A man with a beard and long hair wearing a white lab coat and looking at samples in a lab
Robbie Wilson is a research scientists studying RuBisCO at MIT.
Jesse Nichols / Grist

Evolution usually takes place over millions of years. But with bacteria, scientists are able to speed this process up. Bacteria are pretty simple to modify genetically, meaning scientists can actually design their own sequences instead of waiting for random mutations. And their generations are only about 25 minutes long. “I’d say it makes it a million times better — maybe a billion times easier — to work with bacteria,” Wilson said.

This is what’s so special about Wilson’s technique: He’s found a way to engineer bacteria to create and test thousands of different versions of RuBisCO in the lab. Just like in the wild, where threats like predators and diseases push species to develop certain strengths, Wilson’s designed a special lab environment to push the bacteria to develop better forms of RuBisCO.

Once each bacteria colony has produced a slightly different version of RuBisCO, Wilson and his team essentially poison the bacteria. The poison comes from a second enzyme, called phosphoribulokinase, or PRK. 

A petri dish with writing and a few really small red dots on it
Genetically engineered bacteria grow in a petri dish at MIT.
Jesse Nichols / Grist

Like RuBisCO, this enzyme is an important part of photosynthesis in plants. In nature, PRK produces a chemical that RuBisCO needs to do its job — capturing carbon and turning it into food. But in the petri dish, that same chemical can be deadly. The bacteria isn’t designed for photosynthesis, so unless RuBisCO acts quickly, that chemical will just build up until it eventually kills the entire colony of bacteria. 

RuBisCO is essentially an antidote to this poison. The better the RuBisCO, the healthier the bacteria.

On a recent visit to Wilson’s lab at MIT, I watched as he pulled out two petri dishes from the experiment. This first petri dish contained RuBisCO you’d find in nature — which wasn’t very good, so the petri dish was empty. The second petri dish was full of bacteria with new versions of RuBisCO. That dish was covered in little dots. Those bacteria colonies were surviving because their new RuBisCO enzymes worked really well.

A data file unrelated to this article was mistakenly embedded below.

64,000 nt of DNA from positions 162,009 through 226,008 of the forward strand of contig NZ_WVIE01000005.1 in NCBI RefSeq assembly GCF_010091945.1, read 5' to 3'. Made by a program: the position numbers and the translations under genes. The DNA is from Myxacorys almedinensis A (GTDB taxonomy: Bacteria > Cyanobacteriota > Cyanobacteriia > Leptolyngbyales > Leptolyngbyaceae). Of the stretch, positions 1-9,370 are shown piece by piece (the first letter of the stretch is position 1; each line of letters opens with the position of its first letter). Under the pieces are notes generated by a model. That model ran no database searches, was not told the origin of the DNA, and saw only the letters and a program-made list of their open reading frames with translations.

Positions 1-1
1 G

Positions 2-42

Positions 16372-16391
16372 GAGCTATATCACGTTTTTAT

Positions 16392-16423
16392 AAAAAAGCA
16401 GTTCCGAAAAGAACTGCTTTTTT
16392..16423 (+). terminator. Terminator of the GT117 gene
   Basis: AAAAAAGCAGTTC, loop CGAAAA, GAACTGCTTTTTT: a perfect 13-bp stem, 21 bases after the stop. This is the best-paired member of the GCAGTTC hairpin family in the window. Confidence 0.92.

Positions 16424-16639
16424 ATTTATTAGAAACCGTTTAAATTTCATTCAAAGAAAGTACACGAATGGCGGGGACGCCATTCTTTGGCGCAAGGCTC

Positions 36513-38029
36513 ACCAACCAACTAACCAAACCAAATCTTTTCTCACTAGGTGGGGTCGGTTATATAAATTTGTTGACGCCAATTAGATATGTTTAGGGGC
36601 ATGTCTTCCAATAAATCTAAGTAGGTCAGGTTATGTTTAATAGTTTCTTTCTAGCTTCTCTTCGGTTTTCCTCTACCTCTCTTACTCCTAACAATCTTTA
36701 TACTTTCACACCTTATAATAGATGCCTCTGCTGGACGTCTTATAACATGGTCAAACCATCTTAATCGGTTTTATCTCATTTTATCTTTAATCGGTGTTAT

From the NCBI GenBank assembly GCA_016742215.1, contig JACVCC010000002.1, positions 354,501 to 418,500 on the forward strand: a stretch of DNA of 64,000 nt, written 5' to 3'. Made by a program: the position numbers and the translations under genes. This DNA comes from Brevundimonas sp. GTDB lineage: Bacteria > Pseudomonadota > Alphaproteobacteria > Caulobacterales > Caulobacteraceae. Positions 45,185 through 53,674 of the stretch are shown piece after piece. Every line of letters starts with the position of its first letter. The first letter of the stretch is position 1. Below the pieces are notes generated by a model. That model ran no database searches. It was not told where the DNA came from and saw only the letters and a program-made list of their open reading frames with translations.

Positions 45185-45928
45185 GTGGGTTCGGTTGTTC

Wilson was seeing evolution — but happening in hours instead of millions of years.

Once the team has identified the best candidates in the petri dish, they need to see if the new versions of RuBisCO actually work in real plants. Using a syringe, they inject the new DNA into the plants. You can actually see the liquid spreading through the leaf. Those plants will go on to produce the brand new versions of RuBisCO, and Wilson’s team will see if they actually do grow better in the real world.

hands wearing purple gloves inject a liquid into a leaf
A scientists injects new DNA into a leaf at the Whitehead Institute greenhouse at MIT.
Jesse Nichols / Grist

While it’s still a long process from the lab to the field, Wilson is hoping that this project might finally demonstrate that a better RuBisCO actually is possible. “I’m secretly pretty confident that we’re going to change the way that people think about RuBisCO’s engineering potential, which is going to have a huge knock-on effect for continuing research,” he said.

But as important as improving RuBisCO is, it’s just one part of the enormous effort to develop more productive and climate-resilient crops. Right now, other scientists are thinking up ways to make plants that can capture more colors of sunlight, or dreaming up projects that build on the natural workarounds that certain plants have developed to circumvent RuBisCO’s weaknesses.

“There have been very encouraging results from many other projects that have gotten me really excited,” Wilson said. “I think if all of these can be combined together, we’re gonna have something really special.”

This story was originally published by Grist with the headline This enzyme is responsible for life on Earth. It’s a hot mess. on May 16, 2024.